Andrew G. McAdam mainly investigates Ecology, Reproduction, Endocrinology, Life history theory and Demography. His Ecology research includes elements of Population growth and Heritability. He interconnects Zoology, Mammal, Lactation and Maternal effect in the investigation of issues within Endocrinology.
The Life history theory study combines topics in areas such as Metabolic rate, Litter, Animal science, Energy expenditure and Nutritional status. His Demography study combines topics in areas such as Cost of reproduction, Age structure, Trade-off and Herbivore. His Glucocorticoid study incorporates themes from Offspring, Population density, Maternal hormones, Social cue and Physiology.
His main research concerns Ecology, Offspring, Zoology, Natural selection and Demography. Andrew G. McAdam frequently studies issues relating to Population density and Ecology. Andrew G. McAdam combines subjects such as Litter, Endocrinology, Sex specific and Sex ratio with his study of Offspring.
His study in Endocrinology is interdisciplinary in nature, drawing from both Feces and Lactation. His Zoology study combines topics from a wide range of disciplines, such as Aggression and Maternal effect. His work on Directional selection as part of general Natural selection study is frequently linked to Bythotrephes longimanus, bridging the gap between disciplines.
His primary areas of investigation include Offspring, Ecology, Aggression, Demography and Endocrinology. His Offspring study focuses on Maternal effect in particular. His Ecology research incorporates themes from Population density and Biological dispersal.
Within one scientific family, Andrew G. McAdam focuses on topics pertaining to Coping under Aggression, and may sometimes address concerns connected to Animal ecology. His research in Demography focuses on subjects like Competition, which are connected to Mammal, Inbreeding and Fitness cost. His study explores the link between Endocrinology and topics such as Lactation that cross with problems in Glucocorticoid.
His primary scientific interests are in Ecology, Natural selection, Adaptation, Maladaptation and Demography. His work in the fields of Ecology, such as Abundance, Predation and Trophic level, intersects with other areas such as Geography and A determinant. His research in Abundance intersects with topics in Population density, Juvenile and Abiotic component.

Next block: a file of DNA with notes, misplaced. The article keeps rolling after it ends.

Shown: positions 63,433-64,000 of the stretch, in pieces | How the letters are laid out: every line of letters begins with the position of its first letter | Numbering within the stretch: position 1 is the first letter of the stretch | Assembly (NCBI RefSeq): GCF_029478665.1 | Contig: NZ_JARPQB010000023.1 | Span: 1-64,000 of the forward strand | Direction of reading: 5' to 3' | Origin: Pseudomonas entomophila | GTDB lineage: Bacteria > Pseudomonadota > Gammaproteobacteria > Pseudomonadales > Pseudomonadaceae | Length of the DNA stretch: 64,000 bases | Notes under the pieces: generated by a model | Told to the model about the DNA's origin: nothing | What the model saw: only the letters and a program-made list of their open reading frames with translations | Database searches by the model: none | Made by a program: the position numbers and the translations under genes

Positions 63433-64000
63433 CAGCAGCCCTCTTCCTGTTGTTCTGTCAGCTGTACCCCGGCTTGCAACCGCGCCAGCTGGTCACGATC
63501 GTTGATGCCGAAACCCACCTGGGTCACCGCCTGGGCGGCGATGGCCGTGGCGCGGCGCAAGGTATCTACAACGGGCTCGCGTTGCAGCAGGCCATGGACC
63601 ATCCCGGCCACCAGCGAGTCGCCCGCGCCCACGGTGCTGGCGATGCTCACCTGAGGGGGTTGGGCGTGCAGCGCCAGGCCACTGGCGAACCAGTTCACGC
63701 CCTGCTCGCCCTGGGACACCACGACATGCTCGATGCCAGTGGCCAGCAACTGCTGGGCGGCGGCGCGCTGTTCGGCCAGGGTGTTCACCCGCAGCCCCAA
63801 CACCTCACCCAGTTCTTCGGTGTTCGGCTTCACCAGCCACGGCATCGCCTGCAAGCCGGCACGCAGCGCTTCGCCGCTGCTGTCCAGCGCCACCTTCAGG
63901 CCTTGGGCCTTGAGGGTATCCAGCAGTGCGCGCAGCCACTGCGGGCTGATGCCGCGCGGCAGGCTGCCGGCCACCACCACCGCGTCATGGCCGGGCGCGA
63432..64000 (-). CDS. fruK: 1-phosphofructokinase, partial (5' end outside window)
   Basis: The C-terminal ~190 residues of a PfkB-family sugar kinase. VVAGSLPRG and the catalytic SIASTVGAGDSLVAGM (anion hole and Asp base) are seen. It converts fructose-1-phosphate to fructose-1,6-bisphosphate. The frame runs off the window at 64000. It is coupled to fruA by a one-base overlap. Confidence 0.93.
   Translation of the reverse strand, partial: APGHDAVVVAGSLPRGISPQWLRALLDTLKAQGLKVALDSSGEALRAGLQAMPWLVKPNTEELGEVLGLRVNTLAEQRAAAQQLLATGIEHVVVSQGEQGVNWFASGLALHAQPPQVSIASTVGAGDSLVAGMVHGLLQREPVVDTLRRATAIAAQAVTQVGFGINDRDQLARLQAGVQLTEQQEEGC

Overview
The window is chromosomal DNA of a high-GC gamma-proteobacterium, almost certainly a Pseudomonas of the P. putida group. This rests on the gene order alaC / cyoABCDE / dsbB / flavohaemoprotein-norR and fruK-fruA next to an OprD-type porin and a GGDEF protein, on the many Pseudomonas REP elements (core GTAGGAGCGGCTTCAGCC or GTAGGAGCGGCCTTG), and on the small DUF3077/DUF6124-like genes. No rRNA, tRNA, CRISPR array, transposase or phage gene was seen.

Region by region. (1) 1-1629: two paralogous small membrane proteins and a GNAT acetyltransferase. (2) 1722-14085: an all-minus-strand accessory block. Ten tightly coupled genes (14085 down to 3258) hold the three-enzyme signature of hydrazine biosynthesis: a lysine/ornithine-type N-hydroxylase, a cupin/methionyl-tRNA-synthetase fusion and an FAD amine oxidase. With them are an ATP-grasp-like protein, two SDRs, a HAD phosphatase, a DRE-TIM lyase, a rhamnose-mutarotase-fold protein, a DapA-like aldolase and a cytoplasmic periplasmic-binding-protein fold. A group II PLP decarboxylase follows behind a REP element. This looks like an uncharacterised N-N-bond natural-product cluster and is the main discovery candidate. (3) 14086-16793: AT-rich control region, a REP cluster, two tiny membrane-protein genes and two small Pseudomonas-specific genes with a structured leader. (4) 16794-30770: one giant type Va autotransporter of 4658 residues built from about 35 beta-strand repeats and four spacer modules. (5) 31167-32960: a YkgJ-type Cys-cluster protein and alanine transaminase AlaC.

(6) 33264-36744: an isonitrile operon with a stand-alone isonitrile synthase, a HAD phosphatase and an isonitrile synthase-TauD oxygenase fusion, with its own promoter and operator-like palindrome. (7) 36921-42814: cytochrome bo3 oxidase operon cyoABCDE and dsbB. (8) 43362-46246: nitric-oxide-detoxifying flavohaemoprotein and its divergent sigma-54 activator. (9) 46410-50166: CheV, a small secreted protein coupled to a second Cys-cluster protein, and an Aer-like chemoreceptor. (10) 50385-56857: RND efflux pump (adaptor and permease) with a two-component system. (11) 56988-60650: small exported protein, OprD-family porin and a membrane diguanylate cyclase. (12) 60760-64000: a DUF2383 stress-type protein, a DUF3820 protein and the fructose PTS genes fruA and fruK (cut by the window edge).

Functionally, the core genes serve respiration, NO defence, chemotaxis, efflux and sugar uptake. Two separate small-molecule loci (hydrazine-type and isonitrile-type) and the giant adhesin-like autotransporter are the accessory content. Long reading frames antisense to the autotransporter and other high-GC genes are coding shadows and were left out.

The various areas that Andrew G. McAdam examines in his Natural selection study include Evolutionary dynamics, Cognitive psychology and Social psychology. His studies in Demography integrate themes in fields like Offspring, Phenotype, Quantitative genetics, Inheritance and Hoarding. His work deals with themes such as Animal ecology, Adrenocorticotropic hormone and Reproductive success, which intersect with Offspring.
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Genetic and plastic responses of a northern mammal to climate change
Denis Réale;Andrew G. McAdam;Stan Boutin;Dominique Berteaux.
Proceedings of The Royal Society B: Biological Sciences (2003)
Density triggers maternal hormones that increase adaptive offspring growth in a wild mammal.
Ben Dantzer;Amy E. M. Newman;Rudy Boonstra;Rupert Palme.
Keeping Pace with Fast Climate Change: Can Arctic Life Count on Evolution?
Dominique Berteaux;Denis Réale;Andrew G. McAdam;Stan Boutin.
Integrative and Comparative Biology (2004)
Anticipatory reproduction and population growth in seed predators
Stan Boutin;Lucas A. Wauters;Andrew G. McAdam;Murray M. Humphries.
Maternal effects and the potential for evolution in a natural population of animals.
Andrew G. McAdam;Stan Boutin;Denis Réale;Dominique Berteaux.
Self-recognition, color signals, and cycles of greenbeard mutualism and altruism.
Barry Sinervo;Alexis Chaine;Jean Clobert;Ryan Calsbeek.
Proceedings of the National Academy of Sciences of the United States of America (2006)
Life histories of female red squirrels and their contributions to population growth and lifetime fitness
Andrew G. McADAM;Stan Boutin;Ainsley K. Sykes;Murray M. Humphries.
LIFETIME SELECTION ON HERITABLE LIFE-HISTORY TRAITS IN A NATURAL POPULATION OF RED SQUIRRELS
D. Réale;D. Berteaux;A. G. McAdam;S. Boutin.
Constraints to projecting the effects of climate change on mammals
D. Berteaux;M. M. Humphries;C. J. Krebs;M. Lima.
Climate Research (2006)
Fecal cortisol metabolite levels in free-ranging North American red squirrels: Assay validation and the effects of reproductive condition
Ben Dantzer;Andrew G. McAdam;Andrew G. McAdam;Rupert Palme;Quinn E. Fletcher.
General and Comparative Endocrinology (2010)
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